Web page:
While some of the games we’ve covered thus far have popped up on other platforms, other titles just wouldn’t work elsewhere thanks to their unique use of the Wii U hardware – and some are true Wii U eShop exclusives that will be impossible to acquire through legitimate means after March 27. (There are actually over 100 games that are both eShop and Wii U exclusives, though few are especially high quality.)
One of the most ambitious is Affordable Space Adventures, where you pilot a small spacecraft through alien worlds, solving puzzles and overcoming various obstacles. The touchscreen interface allows players to manipulate the spacecraft’s systems in real-time, and also serves as the ship’s control panel, complete with readouts for fuel, heat, electricity, and system status. The GamePad integration here is really impressive – it’s hard to imagine the game without it. Still, it’s one of just a handful of games that truly exploited the Wii U’s unique functionality and achieved something special.
Fatal Frame: Maiden of Black Water is another eShop-exclusive title that requires heavy use of the GamePad. Gameplay revolves around using the Wii U GamePad as an in-game camera aimed using the controller’s gyroscope. The game has been ported to other platforms since, although it really feels designed specifically around GamePad use. Some multiplatform titles had effective GamePad integration too – Batman: Arkham City and Deus Ex: Human Revolution both pack stylised GamePad implementations that offload menus and various minigames onto the touchscreen to good effect. These aren’t game-changing additions and the games are easily accessible elsewhere, but they do add an interesting element to the experience on Wii U.
Finally, it is worth quickly mentioning the Wii U games produced by Shin’en Multimedia, a highly accomplished Nintendo-focused developer. Two of their Wii U efforts – Nano Assault Neo and Art of Balance – are readily available in similar form on other systems, though both impress here too.
Fast Racing Neo is the key release here, a high-octane racer that features physically-based materials, ambient occlusion and a novel temporal upsampling technique that appears to build a 1280×720 image from a 640×720 base resolution. Outside of a handful of frame-rate drops, it holds a smooth 60fps as well, a must-have given the blistering race speeds. It’s one of the technically impressive Wii U titles ever published, despite coming in at a mere 829MB after installation. The caveat here is that while the game’s technically a Wii U exclusive, an expanded version called Fast RMX was released as a launch title for the Switch – with improved lighting, better weather effects, higher-quality UI elements, and a proper 1080p docked / 720p portable presentation with DRS. Content-wise, it includes all the tracks from Neo and adds six new courses as well. I tend to prefer the simpler handling of the Wii U release, but both games are well worth experiencing.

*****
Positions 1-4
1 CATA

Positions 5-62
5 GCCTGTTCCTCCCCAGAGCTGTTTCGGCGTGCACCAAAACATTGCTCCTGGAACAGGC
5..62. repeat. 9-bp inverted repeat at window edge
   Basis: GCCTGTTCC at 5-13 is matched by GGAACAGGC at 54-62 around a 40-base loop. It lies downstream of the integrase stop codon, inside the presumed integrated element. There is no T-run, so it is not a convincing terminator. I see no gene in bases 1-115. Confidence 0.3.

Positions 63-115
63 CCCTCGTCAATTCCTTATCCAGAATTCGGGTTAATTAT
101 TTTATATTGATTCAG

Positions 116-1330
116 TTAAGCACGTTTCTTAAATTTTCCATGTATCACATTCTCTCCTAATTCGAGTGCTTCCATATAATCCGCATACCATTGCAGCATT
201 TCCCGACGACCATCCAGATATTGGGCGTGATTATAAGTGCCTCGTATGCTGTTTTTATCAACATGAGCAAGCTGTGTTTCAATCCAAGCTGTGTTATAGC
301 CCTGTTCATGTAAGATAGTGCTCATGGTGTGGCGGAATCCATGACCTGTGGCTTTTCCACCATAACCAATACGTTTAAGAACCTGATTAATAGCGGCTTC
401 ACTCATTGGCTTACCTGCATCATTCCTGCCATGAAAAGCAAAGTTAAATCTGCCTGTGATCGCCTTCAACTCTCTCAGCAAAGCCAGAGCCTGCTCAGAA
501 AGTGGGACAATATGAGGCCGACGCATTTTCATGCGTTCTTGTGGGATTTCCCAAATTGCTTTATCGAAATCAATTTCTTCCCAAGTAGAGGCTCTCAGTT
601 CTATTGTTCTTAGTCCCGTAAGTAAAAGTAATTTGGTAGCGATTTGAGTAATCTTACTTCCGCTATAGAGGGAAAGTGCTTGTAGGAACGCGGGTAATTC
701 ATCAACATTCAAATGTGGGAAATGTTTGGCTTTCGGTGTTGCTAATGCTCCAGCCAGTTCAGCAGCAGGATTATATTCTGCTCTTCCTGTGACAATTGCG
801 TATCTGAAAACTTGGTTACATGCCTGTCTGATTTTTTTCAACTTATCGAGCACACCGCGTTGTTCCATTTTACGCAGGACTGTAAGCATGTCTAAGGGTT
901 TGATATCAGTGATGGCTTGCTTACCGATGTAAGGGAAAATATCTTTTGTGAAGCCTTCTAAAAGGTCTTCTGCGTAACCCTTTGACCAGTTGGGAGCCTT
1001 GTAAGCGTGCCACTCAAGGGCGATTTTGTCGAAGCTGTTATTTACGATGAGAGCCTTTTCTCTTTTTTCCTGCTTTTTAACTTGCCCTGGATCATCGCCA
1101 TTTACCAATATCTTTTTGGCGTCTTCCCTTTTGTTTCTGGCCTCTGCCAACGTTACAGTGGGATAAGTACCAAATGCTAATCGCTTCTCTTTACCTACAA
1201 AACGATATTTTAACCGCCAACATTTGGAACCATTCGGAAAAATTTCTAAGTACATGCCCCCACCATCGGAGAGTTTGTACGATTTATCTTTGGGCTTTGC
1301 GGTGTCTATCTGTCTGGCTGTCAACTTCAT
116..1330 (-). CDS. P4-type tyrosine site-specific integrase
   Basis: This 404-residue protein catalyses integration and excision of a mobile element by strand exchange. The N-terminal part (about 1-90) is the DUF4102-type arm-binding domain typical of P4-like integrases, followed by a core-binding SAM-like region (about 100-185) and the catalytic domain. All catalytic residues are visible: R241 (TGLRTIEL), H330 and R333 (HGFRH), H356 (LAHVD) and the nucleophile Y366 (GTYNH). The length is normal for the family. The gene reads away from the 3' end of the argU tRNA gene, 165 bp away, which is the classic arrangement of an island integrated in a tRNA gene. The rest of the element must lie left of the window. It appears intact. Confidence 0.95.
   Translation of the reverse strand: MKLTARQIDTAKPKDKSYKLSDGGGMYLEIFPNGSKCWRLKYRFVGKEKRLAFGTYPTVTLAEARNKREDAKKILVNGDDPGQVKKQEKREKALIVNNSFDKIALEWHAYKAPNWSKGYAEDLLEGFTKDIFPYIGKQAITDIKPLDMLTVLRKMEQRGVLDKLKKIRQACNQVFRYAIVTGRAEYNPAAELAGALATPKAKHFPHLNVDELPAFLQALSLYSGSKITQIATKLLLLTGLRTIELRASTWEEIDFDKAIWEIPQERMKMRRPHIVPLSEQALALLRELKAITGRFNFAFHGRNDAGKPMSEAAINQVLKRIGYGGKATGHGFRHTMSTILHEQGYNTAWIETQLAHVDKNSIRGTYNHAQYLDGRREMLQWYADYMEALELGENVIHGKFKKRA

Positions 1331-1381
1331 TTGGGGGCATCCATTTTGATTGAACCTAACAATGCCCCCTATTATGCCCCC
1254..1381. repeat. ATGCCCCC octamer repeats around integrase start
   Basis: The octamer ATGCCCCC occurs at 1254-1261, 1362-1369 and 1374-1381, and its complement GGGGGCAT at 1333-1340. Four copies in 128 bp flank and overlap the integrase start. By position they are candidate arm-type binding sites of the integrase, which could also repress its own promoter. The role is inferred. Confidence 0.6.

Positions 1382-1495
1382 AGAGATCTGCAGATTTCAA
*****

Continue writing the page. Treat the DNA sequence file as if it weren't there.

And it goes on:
So those are some of the most technically impressive Wii U titles out there – but how do you actually download them on a Wii U account? If you have a Switch and pair your Switch and Wii U Nintendo accounts, you can add funds on Switch and access them on Wii U. These funds will remain accessible on Switch, so there should be no issue if you don’t spend what you add on.
It’s just a shame that the eShop itself is essentially being turned off. The Wii U launch was scarcely over 10 years ago and the console feels fairly modern, with built-in HDMI and novel game-streaming capabilities. There are a ton of games on the service that are worth picking up online, especially with the rapidly rising prices of some titles on the secondary market. This is an issue for the 3DS as well, which is also getting its eShop closed on the 27th.
Wii U preservation in general has hit some troubling markers in recent weeks, with a number of reports of failing consoles. At the moment, this seems to have been isolated to issues with the built-in eMMC-based system storage in early production units, though it’s hard to say for certain. Preservation is also hampered by the relatively low number of units sold for the system, along with the fragility of a few key components like GamePad. Keeping Wii U systems in full working order feels like a tougher prospect than other machines from the era, which is concerning as systems start to fade.
While the Wii U didn’t exactly light the world on fire like its predecessor, it provided a capable HD-ready platform for Nintendo’s development studios and external partners to develop software for. Even with a low-wattage GPU and bizarrely weak CPU, the system was still far more capable than any prior Nintendo platform, and the visual accomplishment and complexity of first-party Wii U titles often impressed. In some ways it felt like a test run for the Switch, a system that arrived a few years too early to really make the concept work.
Today, some six years after the Switch debuted, there are still a substantial number of impressive games that are stranded on the aging Wii U. My advice would be to pick them up while you still can, because the window of opportunity is rapidly closing.